Farmers are being urged to make their voice heard in a new consultation on sustainable farming in Wales.

The Welsh Government says the Sustainable Farming Scheme aims to secure food production systems, keep farmers farming the land, safeguard the environment, and address the urgent call of the climate emergency.

Plaid Cymru has warned however that fundamental concerns remain over proposals for farms to have 10 per cent tree cover.

The Farmers’ Union of Wales says the policy is the most important change to Welsh agricultural policy since the genesis of the Common Agricultural Policy in 1962.

The Welsh Government says the scheme will ‘support farmers to become more efficient and resilient, enabling them to respond to changing consumer demands and compete in a decarbonising global economy.’

The 17 Universal Actions, which support payment for actions which go beyond the legal requirement have been designed to help farmers make the best of their resources and support further action.

While the consultation does not include payment rates it proposes to provide a Universal Baseline Payment to farmers for carrying out the Universal Actions, which can be delivered by farms across Wales.

A Stability Payment is intended to support the move from BPS to the Scheme, by providing continuity of income. BPS is proposed to be phased out by 2029, with proposed changes to BPS rules and an annual reduction of the payment rate

Rural affairs minister Lesley Griffiths said: “We face many challenges including a difficult financial landscape, the climate and nature emergency and its profound impact on our vital food production.­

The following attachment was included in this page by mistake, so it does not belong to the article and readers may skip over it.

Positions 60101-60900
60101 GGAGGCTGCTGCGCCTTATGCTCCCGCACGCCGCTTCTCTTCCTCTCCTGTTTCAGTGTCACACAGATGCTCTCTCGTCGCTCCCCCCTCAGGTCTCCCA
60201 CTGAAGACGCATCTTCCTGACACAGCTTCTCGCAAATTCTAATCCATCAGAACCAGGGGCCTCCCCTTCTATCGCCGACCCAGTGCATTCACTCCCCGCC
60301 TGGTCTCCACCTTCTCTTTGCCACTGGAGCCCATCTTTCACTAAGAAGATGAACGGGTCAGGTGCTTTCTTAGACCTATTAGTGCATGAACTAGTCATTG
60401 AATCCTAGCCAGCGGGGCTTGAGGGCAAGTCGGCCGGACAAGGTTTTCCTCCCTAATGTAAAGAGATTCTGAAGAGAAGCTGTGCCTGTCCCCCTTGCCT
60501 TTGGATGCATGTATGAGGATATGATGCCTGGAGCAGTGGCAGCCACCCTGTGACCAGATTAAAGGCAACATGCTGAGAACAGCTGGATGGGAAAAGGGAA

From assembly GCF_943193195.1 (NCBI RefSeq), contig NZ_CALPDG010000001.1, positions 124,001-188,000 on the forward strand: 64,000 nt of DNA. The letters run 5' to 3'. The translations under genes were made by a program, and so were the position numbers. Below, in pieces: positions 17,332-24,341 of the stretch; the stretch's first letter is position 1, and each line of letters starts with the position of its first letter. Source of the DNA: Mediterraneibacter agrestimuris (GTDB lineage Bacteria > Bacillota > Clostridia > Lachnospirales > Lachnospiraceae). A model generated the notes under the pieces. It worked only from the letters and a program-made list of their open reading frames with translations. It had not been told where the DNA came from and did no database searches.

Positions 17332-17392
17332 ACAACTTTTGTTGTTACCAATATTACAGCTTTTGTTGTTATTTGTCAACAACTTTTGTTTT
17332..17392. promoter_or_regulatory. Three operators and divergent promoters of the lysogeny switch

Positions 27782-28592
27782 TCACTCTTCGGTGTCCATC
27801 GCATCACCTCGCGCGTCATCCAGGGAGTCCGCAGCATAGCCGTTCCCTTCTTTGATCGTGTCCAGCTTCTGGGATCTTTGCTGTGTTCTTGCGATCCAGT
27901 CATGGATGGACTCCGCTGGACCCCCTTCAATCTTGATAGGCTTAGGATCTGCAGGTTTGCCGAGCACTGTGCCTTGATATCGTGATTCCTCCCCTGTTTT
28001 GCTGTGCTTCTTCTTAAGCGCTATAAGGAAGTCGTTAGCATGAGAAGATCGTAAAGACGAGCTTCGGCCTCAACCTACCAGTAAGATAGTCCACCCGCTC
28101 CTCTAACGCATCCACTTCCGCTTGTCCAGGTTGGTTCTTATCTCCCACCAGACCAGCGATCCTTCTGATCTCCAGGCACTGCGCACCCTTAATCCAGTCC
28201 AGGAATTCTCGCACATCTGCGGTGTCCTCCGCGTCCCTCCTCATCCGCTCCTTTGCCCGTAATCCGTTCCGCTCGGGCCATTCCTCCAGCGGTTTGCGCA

“The urgency of the climate and nature emergency cannot be overstated. We have seen first hand the impact of extreme weather patterns such as drought and floods on farming. These events will only increase in frequency and are the biggest threat to sustainable food production.­

“That is why we must ensure future support for the industry addresses this issue, so Wales’ farmers are resilient and able to continue to produce food sustainably.”­

Plaid Cymru has however expressed its continued concern at the 10 per cent tree cover proposals.

Llyr Gruffydd MS, Plaid Cymru’s shadow minister for rural affairs, warned that the government’s continued commitment to the ‘arbitrary’ 10 per cent figure for tree planting is a mistake that would prove unworkable and unviable for many farm businesses.

He said: “Plaid Cymru still has fundamental concerns about Labour’s stance on the arbitrary 10 per cent tree cover proposal.

“We’ve been consistent on this since the start.

“Whilst recognising that the government at last accepts that exemption is possible under certain circumstances, this doesn’t go far enough.

“As it stands the scheme remains unworkable and unviable for many farm businesses.

“Just this week I challenged the minister on how farmers will be recompensed for any devaluation of their land as a result of tree planting. She failed to answer.

“If this isn’t addressed it will drive farmers away from entering the scheme, undermining what it could achieve.

“It’s also disappointing that the minister still cannot provide any detail on the scheme’s budget and payment rates.

“Without this information it’s difficult to provide a meaningful response on how the different proposed actions will affect the industry.”